“This figure, let alone the validation of the new comparison, should be compelling evidence that mechanical recycling should be the preferred option for recovering and remanufacturing plastics,” he tells PackagingInsights.
Legal safeguards for mechanical recycling
ZWE urges the EC to consider the report’s findings in the PPWD revision and introduce legal safeguards to prioritize mechanical recycling. The non-profit also wants consideration given to the climate impact of different recycling technologies when setting recycled content targets and incentivization measures, such as design for recycling and innovations along the plastic packaging value chain, to support mechanical recycling.
Veillard continues: “If we are serious about achieving a net-zero emission economy, mechanical recycling must be preferred over pyrolysis. However, this cannot be achieved unless legal safeguards as part of the PPWD revision are introduced to prioritize mechanical processes for recycling packaging waste, complemented with ambitious prevention and reuse targets.”
“Mechanical recycling is already in place and is a well-known process with the possibility to scale up more easily to meet the demand for recycled content. Also, we are at the very onset of making things recyclable,” she tells PackagingInsights.
“We shouldn’t use pyrolysis as an excuse to keep the status quo, also because it’s a very inefficient process. In line with our position paper, pyrolysis should focus on degraded and contaminated plastics as a last resort.”
Meanwhile, she adds that packaging suppliers can help improve mechanical recycling rates through different measures, such as design for mechanical recycling through the development of monomaterial packaging, simpler formats and the removal of hazardous substances.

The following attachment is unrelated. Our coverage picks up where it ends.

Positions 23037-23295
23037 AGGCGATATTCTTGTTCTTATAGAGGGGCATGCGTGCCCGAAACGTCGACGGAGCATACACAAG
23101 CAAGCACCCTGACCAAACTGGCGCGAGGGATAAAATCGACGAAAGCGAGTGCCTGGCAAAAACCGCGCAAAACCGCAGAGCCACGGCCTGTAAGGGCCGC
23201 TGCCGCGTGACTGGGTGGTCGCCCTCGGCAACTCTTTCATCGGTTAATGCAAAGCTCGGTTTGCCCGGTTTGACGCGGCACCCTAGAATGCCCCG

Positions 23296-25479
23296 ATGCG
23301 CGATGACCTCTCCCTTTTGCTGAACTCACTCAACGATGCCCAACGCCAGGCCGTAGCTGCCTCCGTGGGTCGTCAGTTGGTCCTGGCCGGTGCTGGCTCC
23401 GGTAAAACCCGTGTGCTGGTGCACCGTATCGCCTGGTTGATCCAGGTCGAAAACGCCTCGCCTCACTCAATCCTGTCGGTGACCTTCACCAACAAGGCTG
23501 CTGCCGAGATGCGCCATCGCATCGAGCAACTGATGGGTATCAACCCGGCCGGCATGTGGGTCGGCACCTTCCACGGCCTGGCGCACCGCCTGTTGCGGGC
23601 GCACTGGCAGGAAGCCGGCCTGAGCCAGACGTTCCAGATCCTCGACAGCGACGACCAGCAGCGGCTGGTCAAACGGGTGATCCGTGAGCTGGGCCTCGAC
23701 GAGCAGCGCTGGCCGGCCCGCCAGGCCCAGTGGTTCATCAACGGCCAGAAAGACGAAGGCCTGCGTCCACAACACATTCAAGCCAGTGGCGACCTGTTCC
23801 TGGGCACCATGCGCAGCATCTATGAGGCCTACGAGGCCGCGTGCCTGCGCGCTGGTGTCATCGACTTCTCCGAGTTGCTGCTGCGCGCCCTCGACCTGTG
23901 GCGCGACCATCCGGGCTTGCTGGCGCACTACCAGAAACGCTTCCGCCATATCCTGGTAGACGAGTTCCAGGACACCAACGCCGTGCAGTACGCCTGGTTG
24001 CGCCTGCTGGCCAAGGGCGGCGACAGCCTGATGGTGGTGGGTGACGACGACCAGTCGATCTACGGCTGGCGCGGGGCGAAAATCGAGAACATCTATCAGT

Kosior agrees, highlighting that there must be an immediate program to eliminate difficult-to-recycle plastic products. “Otherwise, brand owners and converters need to spend R&D budgets to solve the problem they create every day without apparent attention to the magnitude of what is happening,” he says.
“Right now, more plastics are still being incinerated as a part of energy-from-waste production than being recycled with consequential emissions. This issue can be fixed through proactive programs with consumer and local authority and waste collector groups. This change will generate much more feedstock for recycling.”
The EC’s “recycling” definition
The EC recently confirmed that “recycling” means any recovery operation by which waste materials are reprocessed into products, materials or substances, whether for the original or other purposes. The interpretation includes reprocessing organic material but does not include energy recovery and processing.
“The definition is technology-neutral,” highlights Veillard. “Therefore, from the legal perspective, any process that leads to turning waste into products, materials or substances as recycling provides that two uses of those are excluded, which are energy recovery (reprocessing into fuels or backfilling operations).”
“What is important in chemical recycling are the elements that relate to energy recovery and reprocessing of materials into fuels to be used as fuels. Whenever this is the case, we don’t talk about recycling but the recovery of waste.”
“Apart from the legal definition, there is interest in pyrolysis as a solution to polyolefins (flexible packaging) to food-grade materials. However, there is still a question on how the recycled content from these processes could be determined, as the traceability of recycled content in pyrolysis is very challenging if not impossible.”
By Joshua Poole